For years people have dreamed of a robot personal assistant, and products like Facebook M and Clara Labs are making this a reality. But they don’t automate everything. Instead they have algorithms handle emails and scheduling issues where the intent is clear to them and hand more complicated messages and requests to human being.

This design pattern has taken off far faster than anyone expected. Self driving cars don’t immediately replace human drivers; they take over in certain situations (like parallel parking) and hand back control to the human driver when things get complicated (such as on a busy street with construction). ATMs don’t automatically read every check you deposit, only the ones where the handwriting is clear. In both instances, machines handle a sizeable percentage of the work but when they’re unsure if they can perform well, human input is needed.

Instead of machine learning replacing one job function at a time, machine learning actually replaces pieces of every job function. This makes the person doing the job increasingly more efficient. In some cases, this can lead to fewer jobs, but in others, this can create new markets and create more jobs for the same type of work. If one personal assistant can now handle twenty customers at once, personal assistants become much more inexpensive and maybe one hundred times as many people will work with one.

Design Pattern 3: Active Learning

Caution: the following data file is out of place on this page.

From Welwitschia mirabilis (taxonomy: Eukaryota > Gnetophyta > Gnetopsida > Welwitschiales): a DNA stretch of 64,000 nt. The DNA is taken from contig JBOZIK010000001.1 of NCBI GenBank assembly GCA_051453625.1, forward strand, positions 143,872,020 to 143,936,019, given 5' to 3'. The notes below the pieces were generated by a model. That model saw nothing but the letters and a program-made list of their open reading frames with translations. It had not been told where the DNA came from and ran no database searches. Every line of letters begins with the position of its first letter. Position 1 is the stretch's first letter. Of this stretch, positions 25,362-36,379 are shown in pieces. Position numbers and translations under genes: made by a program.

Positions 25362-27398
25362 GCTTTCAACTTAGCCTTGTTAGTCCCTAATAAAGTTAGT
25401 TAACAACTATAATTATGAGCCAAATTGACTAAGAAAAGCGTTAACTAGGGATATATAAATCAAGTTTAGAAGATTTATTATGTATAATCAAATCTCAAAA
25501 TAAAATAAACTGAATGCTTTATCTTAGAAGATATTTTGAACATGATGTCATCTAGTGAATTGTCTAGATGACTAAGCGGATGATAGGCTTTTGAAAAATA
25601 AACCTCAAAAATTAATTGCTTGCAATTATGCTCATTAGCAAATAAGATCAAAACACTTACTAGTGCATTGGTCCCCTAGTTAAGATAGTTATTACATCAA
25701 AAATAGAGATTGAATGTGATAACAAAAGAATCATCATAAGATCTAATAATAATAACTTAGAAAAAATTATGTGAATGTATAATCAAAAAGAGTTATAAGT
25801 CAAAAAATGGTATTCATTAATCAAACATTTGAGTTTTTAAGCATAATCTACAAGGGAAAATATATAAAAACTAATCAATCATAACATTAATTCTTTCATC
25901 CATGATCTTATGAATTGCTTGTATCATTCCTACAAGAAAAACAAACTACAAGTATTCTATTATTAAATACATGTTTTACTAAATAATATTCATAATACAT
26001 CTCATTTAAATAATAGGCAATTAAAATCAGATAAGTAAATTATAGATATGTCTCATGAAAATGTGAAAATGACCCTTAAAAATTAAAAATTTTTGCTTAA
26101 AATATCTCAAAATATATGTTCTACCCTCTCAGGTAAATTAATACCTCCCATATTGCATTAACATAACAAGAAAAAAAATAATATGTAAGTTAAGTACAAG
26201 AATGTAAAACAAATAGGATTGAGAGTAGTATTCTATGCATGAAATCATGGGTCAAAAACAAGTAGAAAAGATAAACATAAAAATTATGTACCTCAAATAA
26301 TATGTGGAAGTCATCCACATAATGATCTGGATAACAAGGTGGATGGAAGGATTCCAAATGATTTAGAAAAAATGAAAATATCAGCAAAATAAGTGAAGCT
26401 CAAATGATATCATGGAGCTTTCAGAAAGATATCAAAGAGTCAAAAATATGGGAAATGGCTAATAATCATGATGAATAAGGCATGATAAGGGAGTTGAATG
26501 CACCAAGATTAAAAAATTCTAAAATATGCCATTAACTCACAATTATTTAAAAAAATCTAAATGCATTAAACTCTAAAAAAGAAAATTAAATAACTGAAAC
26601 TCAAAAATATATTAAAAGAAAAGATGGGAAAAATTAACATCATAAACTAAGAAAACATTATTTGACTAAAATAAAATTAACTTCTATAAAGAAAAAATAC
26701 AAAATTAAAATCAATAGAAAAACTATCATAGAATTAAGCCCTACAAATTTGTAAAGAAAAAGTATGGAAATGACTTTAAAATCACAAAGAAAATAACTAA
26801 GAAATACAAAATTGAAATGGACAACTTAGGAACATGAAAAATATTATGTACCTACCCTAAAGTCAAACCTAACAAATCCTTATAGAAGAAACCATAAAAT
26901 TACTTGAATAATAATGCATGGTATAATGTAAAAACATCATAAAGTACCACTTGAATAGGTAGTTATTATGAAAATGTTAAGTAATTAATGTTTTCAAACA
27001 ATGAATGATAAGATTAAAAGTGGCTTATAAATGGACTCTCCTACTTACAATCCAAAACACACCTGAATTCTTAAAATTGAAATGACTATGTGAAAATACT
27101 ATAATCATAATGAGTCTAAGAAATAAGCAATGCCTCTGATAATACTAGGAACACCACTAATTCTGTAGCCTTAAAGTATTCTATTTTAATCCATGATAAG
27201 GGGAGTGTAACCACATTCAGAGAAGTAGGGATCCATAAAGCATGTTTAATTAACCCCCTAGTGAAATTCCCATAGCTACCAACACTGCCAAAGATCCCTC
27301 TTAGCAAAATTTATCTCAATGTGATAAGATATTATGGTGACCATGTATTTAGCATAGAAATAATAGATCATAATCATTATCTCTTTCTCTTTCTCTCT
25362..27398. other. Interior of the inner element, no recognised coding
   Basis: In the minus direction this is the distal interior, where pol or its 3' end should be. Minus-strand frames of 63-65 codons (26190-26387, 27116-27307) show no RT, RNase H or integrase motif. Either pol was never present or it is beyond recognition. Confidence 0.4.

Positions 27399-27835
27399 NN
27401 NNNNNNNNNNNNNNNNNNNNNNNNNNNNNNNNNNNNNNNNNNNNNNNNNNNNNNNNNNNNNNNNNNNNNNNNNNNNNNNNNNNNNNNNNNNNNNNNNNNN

Active learning is a design pattern that combines the first two patterns. The training data collected by the “Human in the Loop” can be fed back into the algorithm to make it better. Algorithms learn like people — novel, complicated situations help them learn much faster. So the examples that the algorithm can’t do that get labeled by a human are the perfect examples to help the algorithm improve.

In the future, as we do our jobs, we may be simultaneously teaching the same system that is slowly replacing us. On the other hand, we could see it as getting more and more leverage out of our work. It’s really a matter of your point of view.

It’s coming sooner and faster than you think

Most knowledge work has been spared from the effects of artificial intelligence because the upfront costs of building a machine learning algorithm have historically been so high. Unlike software, every machine learning model has to be custom-built for every individual application. So the only business applications that machine learning automated were massively profitable or cost-saving undertakings, like predicting energy usage or targeting ads.

But all that is changing. Two trends have been rapidly bringing the cost of machine learning down. For one, computing power is getting cheaper, as it always does. For the second, machine learning algorithms are becoming productized. In 2015 alone, Alibaba, Microsoft, Amazon and IBM all launched general-purpose cloud machine learning platforms. Companies no longer need Google-like R&D budgets to use machine learning internally.

What this means is that many smaller scale business functions are about to feel the effects of machine learning. When it costs a million dollars to build an algorithm, only the largest companies apply machine learning to classifying their support tickets, organizing their sales database, or handling collections. But when it costs twenty dollars a month, everyone will do it. And with all of the machine learning platforms launched in the last year that moment might have just happened.